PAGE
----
The Wisconsin Supreme Court overturned three of Gov. Tony Evers’ budget vetoes on Friday, in another victory for Republicans who seek to limit the governor’s power.
But the justices did not agree on the rationale behind the decision.
“No rationale has the support of a majority,” the court stated in its unsigned per curiam decision. “However, a majority has reached a conclusion with respect to the constitutionality of each series of vetoes.”
Justices Rebecca Dallet and Ann Walsh Bradley sided with upholding all of Evers’ partial vetoes, while justices Daniel Kelly and Rebecca Bradley favored overturning them all. The other conservatives on the court had divided views.
Five justices agreed that Evers’ partial veto of the school bus modernization fund was unconstitutional. The same five also agreed to strike down vetoes of the local roads improvement fund. Four justices agreed that vetoes of taxes on vaping products were unconstitutional, and five found that vetoes to the vehicle fee schedule unconstitutional.
The Court left in place one challenged veto to a vehicle fee schedule that changes the amount truck owners must pay to register their vehicles.
“Governor Evers used the partial veto power to create new laws never approved by the legislature,” Rick Esenberg of the Wisconsin Institute for Law & Liberty (WILL), which brought the case to the Supreme Court, said in a statement. “The Court’s decision recognizes limits to the partial veto power that will safeguard liberty and uphold the separation of powers. While there are multiple writings and their interaction is complex, today’s decision severely limits and perhaps even ends the Governor’s power to create new law through vetoes.”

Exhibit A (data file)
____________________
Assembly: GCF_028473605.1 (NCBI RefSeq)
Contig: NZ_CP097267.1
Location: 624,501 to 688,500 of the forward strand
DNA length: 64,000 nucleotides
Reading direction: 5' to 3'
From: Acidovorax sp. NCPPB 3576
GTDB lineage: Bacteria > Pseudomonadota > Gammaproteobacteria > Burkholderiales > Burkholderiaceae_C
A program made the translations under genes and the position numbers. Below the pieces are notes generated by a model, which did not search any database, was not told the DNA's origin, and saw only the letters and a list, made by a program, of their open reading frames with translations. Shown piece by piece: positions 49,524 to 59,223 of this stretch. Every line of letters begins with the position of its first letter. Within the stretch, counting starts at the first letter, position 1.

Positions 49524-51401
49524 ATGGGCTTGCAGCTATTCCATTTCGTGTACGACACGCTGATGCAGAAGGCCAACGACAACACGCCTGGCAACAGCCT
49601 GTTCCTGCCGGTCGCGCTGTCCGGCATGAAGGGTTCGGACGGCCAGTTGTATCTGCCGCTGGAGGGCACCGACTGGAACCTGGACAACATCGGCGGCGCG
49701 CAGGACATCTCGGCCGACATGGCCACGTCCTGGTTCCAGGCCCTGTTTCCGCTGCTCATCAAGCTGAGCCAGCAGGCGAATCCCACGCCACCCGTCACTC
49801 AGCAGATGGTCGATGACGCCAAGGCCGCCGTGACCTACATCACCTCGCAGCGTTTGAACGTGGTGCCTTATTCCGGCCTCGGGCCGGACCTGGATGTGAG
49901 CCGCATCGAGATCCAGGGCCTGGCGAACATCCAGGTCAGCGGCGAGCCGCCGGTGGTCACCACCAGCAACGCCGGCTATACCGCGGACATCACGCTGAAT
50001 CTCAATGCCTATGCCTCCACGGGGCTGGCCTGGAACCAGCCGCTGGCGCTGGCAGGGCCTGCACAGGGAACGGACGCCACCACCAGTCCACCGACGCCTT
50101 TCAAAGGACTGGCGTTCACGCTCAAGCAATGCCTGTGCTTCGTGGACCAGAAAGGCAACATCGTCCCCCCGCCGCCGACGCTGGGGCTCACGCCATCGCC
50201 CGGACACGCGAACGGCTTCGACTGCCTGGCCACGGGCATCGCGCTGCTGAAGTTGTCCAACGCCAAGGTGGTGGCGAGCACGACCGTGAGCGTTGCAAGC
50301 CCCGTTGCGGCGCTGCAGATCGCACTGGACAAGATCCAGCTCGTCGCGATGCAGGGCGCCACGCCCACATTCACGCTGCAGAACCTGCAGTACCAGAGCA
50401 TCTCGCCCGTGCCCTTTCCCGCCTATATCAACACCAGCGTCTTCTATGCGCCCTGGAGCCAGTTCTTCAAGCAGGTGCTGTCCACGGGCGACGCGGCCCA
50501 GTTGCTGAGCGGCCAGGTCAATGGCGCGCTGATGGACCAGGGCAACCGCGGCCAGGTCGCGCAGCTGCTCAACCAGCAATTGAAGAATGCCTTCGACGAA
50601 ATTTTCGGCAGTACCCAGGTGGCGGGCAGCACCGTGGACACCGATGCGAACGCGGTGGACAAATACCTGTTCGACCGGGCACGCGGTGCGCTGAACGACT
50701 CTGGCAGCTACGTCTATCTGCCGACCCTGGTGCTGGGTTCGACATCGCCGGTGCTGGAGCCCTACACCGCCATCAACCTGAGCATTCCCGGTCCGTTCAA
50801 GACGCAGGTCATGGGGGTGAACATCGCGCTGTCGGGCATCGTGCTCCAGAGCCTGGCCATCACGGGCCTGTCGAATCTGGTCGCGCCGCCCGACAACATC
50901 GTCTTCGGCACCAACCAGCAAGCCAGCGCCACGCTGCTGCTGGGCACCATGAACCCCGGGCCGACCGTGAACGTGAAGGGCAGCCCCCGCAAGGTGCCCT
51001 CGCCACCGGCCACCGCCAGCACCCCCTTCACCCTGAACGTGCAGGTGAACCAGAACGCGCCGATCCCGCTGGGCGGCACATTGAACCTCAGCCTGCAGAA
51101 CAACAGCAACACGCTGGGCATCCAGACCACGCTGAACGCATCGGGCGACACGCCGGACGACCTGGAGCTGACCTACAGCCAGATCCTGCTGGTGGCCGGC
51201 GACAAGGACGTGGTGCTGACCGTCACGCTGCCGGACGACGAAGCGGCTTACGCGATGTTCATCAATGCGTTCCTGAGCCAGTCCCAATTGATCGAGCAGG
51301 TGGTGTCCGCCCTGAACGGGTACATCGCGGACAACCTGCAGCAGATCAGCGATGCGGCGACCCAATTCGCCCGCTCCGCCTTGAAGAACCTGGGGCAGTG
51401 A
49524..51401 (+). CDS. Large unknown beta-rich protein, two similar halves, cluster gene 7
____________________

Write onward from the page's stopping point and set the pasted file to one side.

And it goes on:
“The People’s Budget made historic investments in better roads, better schools, and better healthcare, but clearly Republicans will continue doing whatever they can to prevent us from doing good work for Wisconsinites,” Evers said in a statement responding to the ruling. “Today’s ruling departs from decades of precedent and only creates chaos and confusion. As I said yesterday, we’re not going to let folks who are bitter about an election that happened nearly two years ago stop us from getting things done for the people of our state.”
Under the Wisconsin Constitution, the governor may veto appropriation bills “in whole or in part.” WILL’s lawsuit, which the Court agreed to take directly rather than send it to a lower court, argued that Evers’ vetoes exceeded his constitutional authority and created new laws never voted on by the state Legislature.
The partial veto has been used by Wisconsin governors going back to 1930. In a separate case, the Court declined to take up vetoes used by former Gov. Scott Walker, saying the challenge to those vetoes was filed too late. (In that case, the Wisconsin Small Businesses United, Inc. challenged Walker’s use of the so-called thousand-year veto to change a legislative deadline from Dec. 31, 2018 to December 3018. Walker also changed an implementation date from “July 1, 2018” to “July 1, 2078.”)
Chief Justice Patience Roggensack found that Evers could not use his partial veto power to change the school bus modernization fund into an alternative fuel fund — nor could he use his partial veto to change the local road improvement fund into a fund for local grants. By way of explanation, she noted that under the Wisconsin Constitution, “Appropriation bills may be approved in whole or in part by the governor, and the part approved shall become law.”